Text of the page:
Two items relevant to long COVID

One of the tricky issues in studying in long COVID is: how widely do researchers cast their net? Initial reports acknowledged that people who were hospitalized and in intensive care may take a while to get back on their feet. But the number of people who had SARS-CoV-2 infections and were NOT hospitalized, yet experienced lingering symptoms, may be greater. A recent report from the United Kingdom, published in PLOS Medicine, studied more than Read more

All your environmental chemicals belong in the exposome

Emory team wanted to develop a standard low-volume approach that would avoid multiple processing steps, which can lead to loss of material, variable recovery, and the potential for Read more

Signature of success for an HIV vaccine?

Efforts to produce a vaccine against HIV/AIDS have been sustained for more than a decade by a single, modest success: the RV144 clinical trial in Thailand, whose results were reported in 2009. Now Emory, Harvard and Case Western Reserve scientists have identified a gene activity signature that may explain why the vaccine regimen in the RV144 study was protective in some individuals, while other HIV vaccine studies were not successful. The researchers think that this signature, Read more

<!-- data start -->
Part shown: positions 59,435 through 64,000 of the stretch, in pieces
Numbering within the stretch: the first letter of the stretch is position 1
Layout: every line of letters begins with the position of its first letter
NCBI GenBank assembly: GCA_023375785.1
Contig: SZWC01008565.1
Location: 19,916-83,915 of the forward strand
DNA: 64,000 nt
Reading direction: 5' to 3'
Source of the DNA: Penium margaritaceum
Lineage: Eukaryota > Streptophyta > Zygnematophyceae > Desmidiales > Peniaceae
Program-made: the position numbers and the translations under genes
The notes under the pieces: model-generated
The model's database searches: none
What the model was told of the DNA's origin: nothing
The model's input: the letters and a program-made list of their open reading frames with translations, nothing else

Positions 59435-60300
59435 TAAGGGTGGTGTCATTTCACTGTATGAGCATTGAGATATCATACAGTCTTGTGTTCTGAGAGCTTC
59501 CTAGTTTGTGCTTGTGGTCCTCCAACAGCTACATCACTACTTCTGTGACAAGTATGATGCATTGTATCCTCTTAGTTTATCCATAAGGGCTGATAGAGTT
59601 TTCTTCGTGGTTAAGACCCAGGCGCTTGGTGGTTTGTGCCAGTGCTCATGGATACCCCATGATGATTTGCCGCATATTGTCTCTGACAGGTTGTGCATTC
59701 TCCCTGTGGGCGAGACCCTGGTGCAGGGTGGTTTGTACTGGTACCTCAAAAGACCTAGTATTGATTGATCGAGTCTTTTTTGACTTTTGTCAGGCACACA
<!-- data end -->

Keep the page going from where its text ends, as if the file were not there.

Integrated Cellular Imaging core

What are rods and rings?

This image of mouse embryonic fibroblasts comes from Cara Schiavon, a graduate student in Rick Kahn’s lab in the Department of Biochemistry. It was impressive enough to capture interest from Emory Medicine‘s graphics designer Peta Westmaas. The light green shapes are “Rods and Rings,” structures that were identified just a few years ago by scientists studying how cells respond to antiviral drugs, such as those used against hepatitis C.

The rod and ring structures appear to contain enzymes that cells use for synthesizing DNA building blocks. Patients treated with some antiviral drugs develop antibodies against these enzymes.

The turquoise color represents microtubules, components of cells’ internal skeletons. The orange color shows DNA within nuclei. The spots in the nuclei are areas where DNA is more compact. The overall image is a “z-stack projection” acquired using the Olympus FV1000 confocal microscope in Emory’s Integrated Cellular Imaging Core.

Posted on by Quinn Eastman in Uncategorized Leave a comment

Neurons dominate GDBBS contest-winning images

Lab Land’s editor enjoyed talking with several students about their work at the GDBBS Student Research Symposium last week. Neurons dominate the three contest-winning images. The Integrated Cellular Imaging core facility judged the winners. From left to right:

ContestComposite

1st Place: Stephanie Pollitt, Neuroscience

2nd Place: Amanda York, Biochemistry, Cell and Developmental Biology

3rd Place: Jadiel Wasson, Biochemistry, Cell and Developmental Biology

Larger versions and explanations below.

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Posted on by Quinn Eastman in Neuro Leave a comment